Union Station was a dark, grandiose, Gothic, high vaulted ceiling, floor- tiled palace. The building said that going on the train was a significant, impressive event. Smoke billowed and loud train whistles blew.
Pop Hiebel, Dad’s partner in Pineview Manor, Home for Handicapped Children, had brought his car to join Mammaw’s Chevy in carting the 7 suitcases, 2 large trunks and 2 smaller trunks to the station. We were carrying not only clothes but housewares (including the iron skillets!).
At the station, an obliging porter piled all our baggage onto a railroad cart. Amazed at the volume, he kept shaking his head and saying “Uhmm um. Uhmm um.” We bought Tootsie Rolls, Sugar Daddies and M&Ms at the news stand. I had already secreted away a supply of lemon drops from Mammaw. The boys were so excited that I was sent to the restroom with them, but nobody had to pee. Frowning J.W. had his thumb in his mouth and was humming loudly in self-defense. He did that a lot anyway.
On the platform, Pop Hiebel removed his cigarette from his mouth and graciously doffed his hat to Mom. She leaned her face over for him to give her a kiss on the cheek. He said to take care and give his regards to Ted, tell him to try not to disable too many airmen. I registered that they were actually called “Guardsmen” but had learned long ago never to contradict Pop.
Mammaw hugged me tight and long. We were both crying. Mom pointed, “Get the boys!!” Bill & Dodson were chasing each other at the end of the platform, whooping it up. Definitely not the proper behavior in public. I raced down the way, grabbing both their hands. Jerking their arms up straight, I whispered “Behave, both of you! Remember what Mom said. No running. Stay with us! That goes for the whole trip.” Mom had spent most of breakfast laying out to them the Rules of the Road. Grinning, they both nodded, already Pavlovianly trained in call-and-response. I was to repeat this constantly for the next year – on French roadsides, in Swiss alps, Roman ruins, Pompeiian alleys. “No running! Stay with us!”
Mom and Mammaw were murmuring together, J.W. standing close to Mom, like a wary puppy. Bampaw did his version of you-boys-obey-your-mother to Bill and Dodson. He then turned to the conductor, who looked ready to call all aboard. Bampaw pulled out a fiver and gestured to Mom, saying that this lady was his little girl and these hooligans were his treasured grandbabies. So he’d appreciate it if they were taken good care of. The conductor nodded solemnly, touched his cap, took the bill and “Yassuh.”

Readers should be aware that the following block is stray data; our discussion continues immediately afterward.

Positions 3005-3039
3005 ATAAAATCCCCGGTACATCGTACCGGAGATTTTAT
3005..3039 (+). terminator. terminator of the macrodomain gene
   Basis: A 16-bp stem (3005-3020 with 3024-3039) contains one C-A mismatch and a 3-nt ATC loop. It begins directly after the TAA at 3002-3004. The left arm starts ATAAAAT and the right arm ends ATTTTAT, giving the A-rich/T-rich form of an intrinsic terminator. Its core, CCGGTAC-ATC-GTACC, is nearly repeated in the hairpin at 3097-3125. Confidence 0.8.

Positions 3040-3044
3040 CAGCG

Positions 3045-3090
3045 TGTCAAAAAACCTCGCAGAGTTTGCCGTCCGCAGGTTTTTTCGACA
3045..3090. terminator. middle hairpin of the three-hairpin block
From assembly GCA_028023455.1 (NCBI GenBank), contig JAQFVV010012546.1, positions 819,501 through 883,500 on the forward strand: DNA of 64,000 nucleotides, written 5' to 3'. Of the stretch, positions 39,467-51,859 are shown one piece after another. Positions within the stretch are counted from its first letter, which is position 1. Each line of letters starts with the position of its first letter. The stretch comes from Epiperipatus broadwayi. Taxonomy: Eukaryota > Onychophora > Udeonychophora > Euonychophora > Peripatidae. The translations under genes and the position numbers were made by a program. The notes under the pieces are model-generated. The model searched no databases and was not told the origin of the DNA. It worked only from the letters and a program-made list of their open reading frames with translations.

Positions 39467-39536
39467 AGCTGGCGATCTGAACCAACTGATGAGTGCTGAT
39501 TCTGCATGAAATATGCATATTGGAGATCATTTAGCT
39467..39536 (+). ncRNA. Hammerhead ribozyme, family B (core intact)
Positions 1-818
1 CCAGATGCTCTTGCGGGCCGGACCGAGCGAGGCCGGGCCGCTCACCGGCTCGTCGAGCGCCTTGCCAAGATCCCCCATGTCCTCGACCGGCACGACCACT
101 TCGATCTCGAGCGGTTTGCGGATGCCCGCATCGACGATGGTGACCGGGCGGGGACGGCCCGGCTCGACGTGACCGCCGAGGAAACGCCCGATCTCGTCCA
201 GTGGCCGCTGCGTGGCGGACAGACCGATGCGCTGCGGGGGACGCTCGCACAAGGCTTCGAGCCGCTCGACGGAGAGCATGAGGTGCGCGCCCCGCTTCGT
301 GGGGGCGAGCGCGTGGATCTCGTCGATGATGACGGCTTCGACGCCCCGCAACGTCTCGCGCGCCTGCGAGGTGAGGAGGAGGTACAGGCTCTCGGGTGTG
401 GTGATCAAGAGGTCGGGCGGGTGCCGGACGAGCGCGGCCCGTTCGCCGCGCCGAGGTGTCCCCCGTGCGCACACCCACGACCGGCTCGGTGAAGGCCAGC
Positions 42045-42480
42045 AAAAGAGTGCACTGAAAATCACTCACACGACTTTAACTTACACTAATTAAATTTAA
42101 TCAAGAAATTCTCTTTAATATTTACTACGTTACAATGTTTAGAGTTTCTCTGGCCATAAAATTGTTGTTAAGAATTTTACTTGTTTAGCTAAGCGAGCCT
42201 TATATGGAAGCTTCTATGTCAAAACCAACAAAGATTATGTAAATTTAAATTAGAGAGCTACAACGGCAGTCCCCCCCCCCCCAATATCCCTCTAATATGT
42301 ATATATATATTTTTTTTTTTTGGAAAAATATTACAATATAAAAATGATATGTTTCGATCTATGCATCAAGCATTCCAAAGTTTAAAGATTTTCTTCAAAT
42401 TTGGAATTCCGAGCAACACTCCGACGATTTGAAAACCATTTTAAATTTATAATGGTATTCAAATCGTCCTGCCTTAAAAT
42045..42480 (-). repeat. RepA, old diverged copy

He then stood tall and called out “ALLL ABOOOARD!” We did a last round of hugs and scrambled on the train. In the car, the porter reversed one seat by releasing a catch and flipping the back of that seat over. Now the two seats faced each other. He smiled at Mom. “So you can keep better track of yore chillren.” Mom smiled in response and thanked him.
I took a window seat and pulled the window down. At this early hour, there were only a few people waiting to see the passengers off. Most all the folks were on the train. Mammaw and Bampaw were standing close together. They were accustomed to my Uncle Luther’s travels, he was in the Navy. But indeed Mom was their baby girl. They had argued with her long & hard about how crazy this trip was: pulling the children out of school, Ted was only going to be gone another 7 months, it was illegal, there was no place for us to live on the base, etc. etc.
But Mom was stubborn as the day is long. This was their ONE chance to see Europe! This was an adventure she was not going to miss. She just shook her head and said that she was going, come hell or high water (we experienced both in France). Bampaw finally had agreed to watch over our house, the renters and our cars.
Thin, dapper Bampaw put his arm around wide Mammaw’s shoulders. As the train began to ease out of the station, he lifted his hat high. Mammaw began waving her lace handkerchief. All of us on the train waved back, then Mom and the brothers settled into their seats. I continued to wave. They got smaller and smaller but continued to wave until the train went around the bend.
That was the last time I saw Mammaw. By spring the 6 of us were living in a 4 person trailer behind the squadron hospital at Dreux AFB, France. On Feb. 14th during a Jackson Hospital stay, Mammaw died. Now, many decades later, the taste of her fried chicken comes back to me.
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